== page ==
Though I am not aware of any studies specifically focused on bees and Round Up (glyphosate), a number of beekeepers’ will tell you negative experiences with the use of Round Up near their hives.
      NCAP’s fact sheet on Round Up is based on solid scientific research, and cites some serious concerns about neurotoxic effects, hormone disruption, gene mutation, and cancer with Round Up exposure in mammals or mammal cells–even in some cases with relatively low levels of exposure. Toxic effects of Round Up have been documented on fish, birds, other insects (fruit flies), spiders, and amphibians. Important data on the negative effects of Round Up– though not yet fully substantiated and analyzed– is coming out of Argentina and India, where the use Round Up ready crops has created substantial exposure to Round Up on the part of agricultural workers. There are claims of severe harm resulting there.
      On another environmental front, Round Up does not seem to break down as quickly as claimed. Its persistence in soil ranges up to 174 days in some tested samples. Moreover, the EPA does not regularly test water for glyphosate contamination, but in particular agricultural areas, glyphosate or its toxic relatives have been found in two-thirds of water samples– indicating that it is fairly persistent in the water table.
      The one thing that can be said for it is that it so far seems less toxic than the 2-4 D formulations found in Weed and Feed products.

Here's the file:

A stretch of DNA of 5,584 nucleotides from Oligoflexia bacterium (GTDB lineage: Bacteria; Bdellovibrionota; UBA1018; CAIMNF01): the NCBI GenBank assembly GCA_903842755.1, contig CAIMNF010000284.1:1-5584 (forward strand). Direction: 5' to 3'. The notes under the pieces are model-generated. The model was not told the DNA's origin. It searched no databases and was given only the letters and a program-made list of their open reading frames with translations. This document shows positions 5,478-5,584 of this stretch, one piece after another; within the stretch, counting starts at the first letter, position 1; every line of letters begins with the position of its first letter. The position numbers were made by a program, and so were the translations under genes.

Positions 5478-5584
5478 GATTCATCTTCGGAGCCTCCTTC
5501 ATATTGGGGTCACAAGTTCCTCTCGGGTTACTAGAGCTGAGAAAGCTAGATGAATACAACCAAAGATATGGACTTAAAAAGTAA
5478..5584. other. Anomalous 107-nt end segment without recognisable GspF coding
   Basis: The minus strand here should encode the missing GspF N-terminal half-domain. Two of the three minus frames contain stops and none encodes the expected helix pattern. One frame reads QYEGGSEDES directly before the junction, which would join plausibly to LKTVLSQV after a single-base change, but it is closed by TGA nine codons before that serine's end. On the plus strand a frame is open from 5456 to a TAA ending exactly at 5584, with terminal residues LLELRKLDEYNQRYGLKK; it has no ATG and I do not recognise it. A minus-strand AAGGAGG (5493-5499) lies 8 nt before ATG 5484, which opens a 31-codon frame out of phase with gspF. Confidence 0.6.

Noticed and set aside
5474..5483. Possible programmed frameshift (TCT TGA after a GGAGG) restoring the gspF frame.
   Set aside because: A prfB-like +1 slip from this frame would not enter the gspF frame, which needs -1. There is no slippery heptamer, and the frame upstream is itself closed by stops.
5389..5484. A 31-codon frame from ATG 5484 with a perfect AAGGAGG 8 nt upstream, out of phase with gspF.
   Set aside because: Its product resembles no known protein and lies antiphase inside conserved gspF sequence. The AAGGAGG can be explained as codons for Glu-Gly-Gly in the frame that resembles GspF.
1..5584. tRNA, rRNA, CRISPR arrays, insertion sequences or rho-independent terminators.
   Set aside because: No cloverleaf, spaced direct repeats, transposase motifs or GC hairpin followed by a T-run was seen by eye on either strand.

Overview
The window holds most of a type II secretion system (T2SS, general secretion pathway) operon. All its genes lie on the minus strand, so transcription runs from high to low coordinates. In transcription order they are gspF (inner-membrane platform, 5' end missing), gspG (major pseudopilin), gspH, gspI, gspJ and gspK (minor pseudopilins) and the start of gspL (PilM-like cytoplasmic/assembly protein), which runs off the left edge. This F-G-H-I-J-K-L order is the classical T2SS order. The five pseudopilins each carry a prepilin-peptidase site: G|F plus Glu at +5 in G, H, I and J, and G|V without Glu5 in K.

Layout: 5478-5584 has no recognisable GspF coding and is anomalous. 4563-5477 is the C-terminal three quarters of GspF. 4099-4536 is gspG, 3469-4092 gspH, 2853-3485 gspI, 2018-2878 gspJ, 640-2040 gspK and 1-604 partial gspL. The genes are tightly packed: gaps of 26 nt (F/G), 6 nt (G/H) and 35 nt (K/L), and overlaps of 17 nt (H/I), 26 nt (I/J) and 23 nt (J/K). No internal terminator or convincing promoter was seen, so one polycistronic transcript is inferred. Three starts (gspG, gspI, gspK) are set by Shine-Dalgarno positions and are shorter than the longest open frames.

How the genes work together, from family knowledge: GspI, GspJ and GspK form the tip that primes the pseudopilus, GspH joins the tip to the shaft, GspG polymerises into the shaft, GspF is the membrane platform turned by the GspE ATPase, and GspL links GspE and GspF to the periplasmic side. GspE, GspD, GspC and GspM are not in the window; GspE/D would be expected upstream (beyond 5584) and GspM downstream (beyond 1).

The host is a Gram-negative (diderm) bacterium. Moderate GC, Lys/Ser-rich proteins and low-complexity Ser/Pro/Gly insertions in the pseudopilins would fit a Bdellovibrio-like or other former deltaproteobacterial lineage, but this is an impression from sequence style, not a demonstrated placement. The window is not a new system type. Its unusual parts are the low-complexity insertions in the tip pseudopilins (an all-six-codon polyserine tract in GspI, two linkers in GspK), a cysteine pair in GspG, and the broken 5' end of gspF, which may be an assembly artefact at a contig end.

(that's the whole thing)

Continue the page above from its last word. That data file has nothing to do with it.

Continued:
I personally wouldn’t use either one around my bee hives.

  2. harunksteve@aol.com permalink
    December 14, 2013 3:45 pm

    I know I need bees – the question I have is how to keep my vine borers out of my pumpkin and squash plants – have used Sevin 1-2 times per year – also want to know if same chemicals that kill my grubs are killing bees – I see no product names besides Sevin that I recognize – have a bee man a couple doors down, and he just wants everyone to have weeds for his bees to keep them producing – there need to be a lot more info about what is safe and will work – just taking swings at Big Chemical would need some easy to understand information to make the public more useful…

    • December 14, 2013 4:43 pm

      Certainly Sevin will kill bees if there are bees around when you apply it. However, Sevin also is relatively quick to degrade. We have quite a bit of understanding about these chemicals, and bee keepers have been trying to figure out how to coexist with farmers over their use for quite a while. Take a look at the table I came up with comparing pesticides over on my personal website:

      http://squashpractice.wordpress.com/2013/11/17/environmental-implications-of-pesticides-with-delayed-toxicity/

      Bees like squash blossoms, so it is hard to avoid killing bees if you are treating with a spray that gets on the blossoms when bees are around. Things you could do would be to cover the plants you need to treat for a few days after treatment. Apply in the late evening after the bees have gone home – then cover the plants for a few days for best bee protection.

      These approaches will work for insecticides like Sevin (carbamate) because they are quick acting, require a toxic threshold to work, degrade quickly, and are not particularly toxic well below threshold.

      Some neonicotinoids are much more persistent, are harmful and very low residual doses, and are applied in a way that will naturally be present in bee-gathered products. That’s why we don’t like these!

      GR

  3. December 14, 2013 5:40 pm

    I just want to thank Steve for his thoughtful approach in searching for good information.
    Madronna